Trieste II Bathysphere Hoisted
The Trieste II bathysphere was used to recover the sunken HEXAGON recovery vehicle in 3 secret attempts during 1971-72. This image shows it being maneuvered by crane.
During the successful underwater recovery effort in 1972, the U.S. Trieste II Bathysphere was able to locate the damaged HEXAGON film stacks. However, the film disintegrated upon being moved.
Pieces of HEXAGON Spy Satellite Hardware
A declassified CIA image of part of the HEXAGON Recovery Vehicle of the early 1970's. Image released
A piece of the HEXAGON spy satellite used by the U.S. in the early 1970's. Documents and photographs of the effort to retrieve a damaged HEXAGON recovery vehicle from the Pacific ocean recently became declassified. Image released August 8, 2012.
Styrofoam Cups Showing Apparent Pressure Damage
This photo from the declassified CIA document regarding the HEXAGON RV retrieval missions (1971-72) appears to show the effects of pressure on styrofoam cups placed carried to the ocean floor aboard the Trieste II bathysphere. Image released August 8, 2012.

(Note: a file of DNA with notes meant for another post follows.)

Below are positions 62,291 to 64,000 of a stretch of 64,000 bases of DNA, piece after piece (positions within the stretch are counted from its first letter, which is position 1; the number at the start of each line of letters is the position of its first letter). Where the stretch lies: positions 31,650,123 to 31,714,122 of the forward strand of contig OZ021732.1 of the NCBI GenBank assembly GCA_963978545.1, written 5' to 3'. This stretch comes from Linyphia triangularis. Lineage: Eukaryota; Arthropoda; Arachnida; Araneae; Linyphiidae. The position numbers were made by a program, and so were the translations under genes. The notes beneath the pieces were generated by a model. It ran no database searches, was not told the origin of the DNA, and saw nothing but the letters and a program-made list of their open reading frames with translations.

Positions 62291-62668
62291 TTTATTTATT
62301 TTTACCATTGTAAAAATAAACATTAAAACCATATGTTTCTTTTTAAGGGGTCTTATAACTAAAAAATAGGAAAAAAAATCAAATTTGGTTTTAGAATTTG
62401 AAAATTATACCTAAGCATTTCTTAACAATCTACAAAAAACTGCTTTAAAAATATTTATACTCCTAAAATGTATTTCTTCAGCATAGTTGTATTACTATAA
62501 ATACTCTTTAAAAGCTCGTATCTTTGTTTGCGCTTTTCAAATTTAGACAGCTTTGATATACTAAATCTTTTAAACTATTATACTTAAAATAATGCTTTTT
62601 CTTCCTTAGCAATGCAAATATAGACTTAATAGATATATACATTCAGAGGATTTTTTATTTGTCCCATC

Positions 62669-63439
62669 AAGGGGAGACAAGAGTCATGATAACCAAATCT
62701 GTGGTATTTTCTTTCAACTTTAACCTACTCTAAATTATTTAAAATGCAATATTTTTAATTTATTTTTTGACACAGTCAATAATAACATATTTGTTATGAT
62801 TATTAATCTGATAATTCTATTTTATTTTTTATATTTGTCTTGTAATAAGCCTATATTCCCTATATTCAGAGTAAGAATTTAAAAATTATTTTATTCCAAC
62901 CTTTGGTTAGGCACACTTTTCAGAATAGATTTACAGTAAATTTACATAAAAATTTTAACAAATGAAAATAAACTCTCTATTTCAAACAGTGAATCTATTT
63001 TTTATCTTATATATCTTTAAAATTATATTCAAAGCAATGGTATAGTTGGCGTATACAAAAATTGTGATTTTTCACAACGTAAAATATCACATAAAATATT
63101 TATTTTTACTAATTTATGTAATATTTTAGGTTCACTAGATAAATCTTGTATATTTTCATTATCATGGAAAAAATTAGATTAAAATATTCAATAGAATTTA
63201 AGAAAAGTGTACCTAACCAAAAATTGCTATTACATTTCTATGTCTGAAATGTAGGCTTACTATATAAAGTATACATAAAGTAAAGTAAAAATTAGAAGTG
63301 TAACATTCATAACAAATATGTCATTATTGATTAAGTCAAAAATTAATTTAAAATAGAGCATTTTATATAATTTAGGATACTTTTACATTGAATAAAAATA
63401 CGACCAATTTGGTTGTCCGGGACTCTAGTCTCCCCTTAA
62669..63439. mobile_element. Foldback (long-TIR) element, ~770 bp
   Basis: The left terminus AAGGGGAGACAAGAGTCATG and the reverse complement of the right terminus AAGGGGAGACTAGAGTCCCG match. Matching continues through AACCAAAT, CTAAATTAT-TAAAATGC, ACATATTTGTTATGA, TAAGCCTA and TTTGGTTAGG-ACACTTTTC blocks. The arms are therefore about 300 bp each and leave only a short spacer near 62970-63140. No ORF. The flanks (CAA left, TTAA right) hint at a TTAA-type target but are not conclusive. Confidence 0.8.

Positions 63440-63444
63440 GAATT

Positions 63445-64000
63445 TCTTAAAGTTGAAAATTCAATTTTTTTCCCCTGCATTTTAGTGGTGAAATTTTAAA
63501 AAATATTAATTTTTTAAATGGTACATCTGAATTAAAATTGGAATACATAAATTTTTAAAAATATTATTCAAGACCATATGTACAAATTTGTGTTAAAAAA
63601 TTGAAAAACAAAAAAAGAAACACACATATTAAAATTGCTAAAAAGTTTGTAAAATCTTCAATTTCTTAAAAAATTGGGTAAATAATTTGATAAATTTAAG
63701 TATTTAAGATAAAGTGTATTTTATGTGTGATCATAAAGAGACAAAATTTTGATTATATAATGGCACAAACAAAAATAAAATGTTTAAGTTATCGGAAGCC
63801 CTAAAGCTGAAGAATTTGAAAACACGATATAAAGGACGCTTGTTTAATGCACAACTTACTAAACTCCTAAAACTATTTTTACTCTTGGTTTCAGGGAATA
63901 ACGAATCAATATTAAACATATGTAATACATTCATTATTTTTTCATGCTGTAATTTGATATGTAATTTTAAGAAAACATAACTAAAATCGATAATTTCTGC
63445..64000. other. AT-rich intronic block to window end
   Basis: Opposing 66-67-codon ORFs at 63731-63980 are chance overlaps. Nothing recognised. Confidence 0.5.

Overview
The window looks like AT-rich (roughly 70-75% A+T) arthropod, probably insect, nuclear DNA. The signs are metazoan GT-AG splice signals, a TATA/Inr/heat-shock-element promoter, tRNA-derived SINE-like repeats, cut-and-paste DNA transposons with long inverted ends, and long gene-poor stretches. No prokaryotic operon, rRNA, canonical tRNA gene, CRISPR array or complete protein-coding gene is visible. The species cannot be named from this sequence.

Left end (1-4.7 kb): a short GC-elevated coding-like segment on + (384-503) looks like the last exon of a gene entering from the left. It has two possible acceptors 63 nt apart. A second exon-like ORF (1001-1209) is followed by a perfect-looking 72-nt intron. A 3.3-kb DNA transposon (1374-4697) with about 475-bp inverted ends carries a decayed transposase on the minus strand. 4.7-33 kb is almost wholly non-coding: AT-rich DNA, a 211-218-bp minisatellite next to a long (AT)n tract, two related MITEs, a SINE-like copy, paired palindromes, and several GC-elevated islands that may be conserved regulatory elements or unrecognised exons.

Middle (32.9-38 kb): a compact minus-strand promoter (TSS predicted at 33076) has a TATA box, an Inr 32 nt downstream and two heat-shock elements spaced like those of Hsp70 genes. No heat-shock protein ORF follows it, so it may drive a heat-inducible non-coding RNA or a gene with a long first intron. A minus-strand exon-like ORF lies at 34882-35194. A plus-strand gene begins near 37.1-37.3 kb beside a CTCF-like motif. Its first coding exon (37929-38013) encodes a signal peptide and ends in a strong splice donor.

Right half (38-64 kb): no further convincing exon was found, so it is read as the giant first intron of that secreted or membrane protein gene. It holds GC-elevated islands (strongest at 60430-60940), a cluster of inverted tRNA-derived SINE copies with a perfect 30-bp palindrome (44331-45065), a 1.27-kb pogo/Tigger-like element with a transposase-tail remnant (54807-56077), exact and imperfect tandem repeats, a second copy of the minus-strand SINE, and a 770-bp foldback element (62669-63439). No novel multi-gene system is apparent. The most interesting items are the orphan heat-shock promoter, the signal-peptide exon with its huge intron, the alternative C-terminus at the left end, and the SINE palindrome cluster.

HEXAGON Spy Satellite Component
A component of HEXAGON spy satellite is seen in a recently declassified CIA photograph. Image released August 8, 2012.
Imaging Technique of HEXAGON Spysats
This NRO image released on Sept. 17, 2011 shows the imaging field of view of the HEXAGON spy satellites, which were used on 20 space reconnaissance missions between 1971 and 1986.
Giant HEXAGON Spy Satellite Revealed
The massive KH-9 Hexagon spy satellite on display at the Smithsonian National Air & Space Museum's Udvar-Hazy Center, after being declassified on Sept. 17, 2011. Longer than a school bus at 60 feet in length and weighing 30,000 pounds at launch, 20 KH-9 Hexagons were launched by the National Reconnaissance Office between 1971 and 1986.